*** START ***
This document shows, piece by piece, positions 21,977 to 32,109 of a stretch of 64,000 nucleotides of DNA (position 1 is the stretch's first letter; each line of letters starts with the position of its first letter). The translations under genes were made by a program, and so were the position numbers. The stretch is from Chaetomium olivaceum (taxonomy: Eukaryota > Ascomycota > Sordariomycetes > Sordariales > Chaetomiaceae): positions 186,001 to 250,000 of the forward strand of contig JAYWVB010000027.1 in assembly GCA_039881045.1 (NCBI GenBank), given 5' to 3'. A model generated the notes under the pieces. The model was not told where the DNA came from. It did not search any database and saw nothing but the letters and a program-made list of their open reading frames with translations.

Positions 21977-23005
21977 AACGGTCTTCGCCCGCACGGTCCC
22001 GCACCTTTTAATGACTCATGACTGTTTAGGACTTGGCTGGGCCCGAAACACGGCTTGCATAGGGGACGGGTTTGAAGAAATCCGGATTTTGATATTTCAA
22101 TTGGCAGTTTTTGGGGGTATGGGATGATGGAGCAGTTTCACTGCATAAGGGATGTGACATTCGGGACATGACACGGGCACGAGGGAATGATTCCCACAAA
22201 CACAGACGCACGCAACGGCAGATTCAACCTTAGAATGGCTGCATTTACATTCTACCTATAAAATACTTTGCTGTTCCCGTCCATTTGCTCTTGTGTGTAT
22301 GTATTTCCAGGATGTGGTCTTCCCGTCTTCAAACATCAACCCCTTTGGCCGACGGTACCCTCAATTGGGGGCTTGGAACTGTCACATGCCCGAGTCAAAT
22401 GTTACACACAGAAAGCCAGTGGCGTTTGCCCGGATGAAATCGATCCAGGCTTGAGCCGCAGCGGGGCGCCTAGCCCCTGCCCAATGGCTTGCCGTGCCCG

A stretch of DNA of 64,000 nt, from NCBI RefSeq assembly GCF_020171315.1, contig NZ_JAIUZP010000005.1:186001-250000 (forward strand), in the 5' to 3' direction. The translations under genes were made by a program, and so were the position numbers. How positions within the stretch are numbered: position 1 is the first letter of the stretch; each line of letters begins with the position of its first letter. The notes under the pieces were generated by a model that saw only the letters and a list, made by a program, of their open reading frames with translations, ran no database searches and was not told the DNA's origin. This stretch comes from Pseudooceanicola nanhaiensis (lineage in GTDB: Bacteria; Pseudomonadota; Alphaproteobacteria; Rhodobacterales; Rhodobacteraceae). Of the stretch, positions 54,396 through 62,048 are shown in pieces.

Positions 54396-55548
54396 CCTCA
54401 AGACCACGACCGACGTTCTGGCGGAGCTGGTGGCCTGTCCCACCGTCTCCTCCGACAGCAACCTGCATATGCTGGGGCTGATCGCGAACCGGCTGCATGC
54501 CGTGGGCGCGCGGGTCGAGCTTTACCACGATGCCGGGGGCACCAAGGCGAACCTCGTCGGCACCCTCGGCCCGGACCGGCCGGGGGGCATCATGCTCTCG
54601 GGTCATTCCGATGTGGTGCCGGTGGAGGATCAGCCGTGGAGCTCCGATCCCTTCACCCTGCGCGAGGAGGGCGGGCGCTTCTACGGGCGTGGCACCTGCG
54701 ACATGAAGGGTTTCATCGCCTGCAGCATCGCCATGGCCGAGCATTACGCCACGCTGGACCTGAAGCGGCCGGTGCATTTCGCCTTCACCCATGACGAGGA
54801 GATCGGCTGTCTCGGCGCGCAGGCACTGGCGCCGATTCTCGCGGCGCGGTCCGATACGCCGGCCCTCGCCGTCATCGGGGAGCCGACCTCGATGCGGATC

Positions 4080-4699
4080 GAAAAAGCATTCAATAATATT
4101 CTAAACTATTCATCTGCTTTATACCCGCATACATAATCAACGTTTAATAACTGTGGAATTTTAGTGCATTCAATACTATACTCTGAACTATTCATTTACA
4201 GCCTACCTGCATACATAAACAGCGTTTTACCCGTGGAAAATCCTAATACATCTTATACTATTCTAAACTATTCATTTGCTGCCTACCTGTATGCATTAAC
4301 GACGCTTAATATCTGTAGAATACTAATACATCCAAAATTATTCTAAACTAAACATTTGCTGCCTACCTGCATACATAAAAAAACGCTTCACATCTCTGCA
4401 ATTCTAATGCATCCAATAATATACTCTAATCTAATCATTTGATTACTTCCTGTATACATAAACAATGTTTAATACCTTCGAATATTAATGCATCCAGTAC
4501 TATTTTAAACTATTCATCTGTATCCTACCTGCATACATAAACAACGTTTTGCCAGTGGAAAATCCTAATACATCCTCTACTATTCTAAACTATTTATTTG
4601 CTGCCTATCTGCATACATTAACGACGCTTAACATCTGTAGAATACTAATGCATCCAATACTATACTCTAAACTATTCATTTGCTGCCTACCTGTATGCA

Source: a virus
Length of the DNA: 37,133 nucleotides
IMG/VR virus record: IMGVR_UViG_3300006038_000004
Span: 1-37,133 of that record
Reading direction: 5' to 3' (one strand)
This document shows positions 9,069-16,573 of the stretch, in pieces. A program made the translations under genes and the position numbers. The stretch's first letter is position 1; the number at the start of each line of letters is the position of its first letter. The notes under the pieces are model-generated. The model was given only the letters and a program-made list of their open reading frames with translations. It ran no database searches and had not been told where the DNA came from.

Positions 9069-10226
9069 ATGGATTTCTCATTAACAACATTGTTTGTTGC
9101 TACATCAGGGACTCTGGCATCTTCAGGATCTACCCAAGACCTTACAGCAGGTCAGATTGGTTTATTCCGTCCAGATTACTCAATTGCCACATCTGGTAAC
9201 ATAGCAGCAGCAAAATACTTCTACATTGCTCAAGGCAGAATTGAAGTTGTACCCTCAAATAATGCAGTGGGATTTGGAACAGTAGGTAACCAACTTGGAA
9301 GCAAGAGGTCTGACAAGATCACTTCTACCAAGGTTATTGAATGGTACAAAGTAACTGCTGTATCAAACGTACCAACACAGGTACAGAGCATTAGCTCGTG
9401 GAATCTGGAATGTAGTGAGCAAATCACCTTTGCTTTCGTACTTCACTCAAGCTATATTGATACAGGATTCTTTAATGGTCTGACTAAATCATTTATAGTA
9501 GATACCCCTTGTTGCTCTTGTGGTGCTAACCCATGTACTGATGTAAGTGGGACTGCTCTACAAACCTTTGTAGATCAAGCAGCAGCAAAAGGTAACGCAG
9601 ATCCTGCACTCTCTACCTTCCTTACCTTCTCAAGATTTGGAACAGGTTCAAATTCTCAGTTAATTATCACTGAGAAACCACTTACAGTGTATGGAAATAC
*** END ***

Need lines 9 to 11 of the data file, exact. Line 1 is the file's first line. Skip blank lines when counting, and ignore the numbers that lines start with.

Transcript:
A stretch of DNA of 64,000 nt, from NCBI RefSeq assembly GCF_020171315.1, contig NZ_JAIUZP010000005.1:186001-250000 (forward strand), in the 5' to 3' direction. The translations under genes were made by a program, and so were the position numbers. How positions within the stretch are numbered: position 1 is the first letter of the stretch; each line of letters begins with the position of its first letter. The notes under the pieces were generated by a model that saw only the letters and a list, made by a program, of their open reading frames with translations, ran no database searches and was not told the DNA's origin. This stretch comes from Pseudooceanicola nanhaiensis (lineage in GTDB: Bacteria; Pseudomonadota; Alphaproteobacteria; Rhodobacterales; Rhodobacteraceae). Of the stretch, positions 54,396 through 62,048 are shown in pieces.

Positions 54396-55548
54396 CCTCA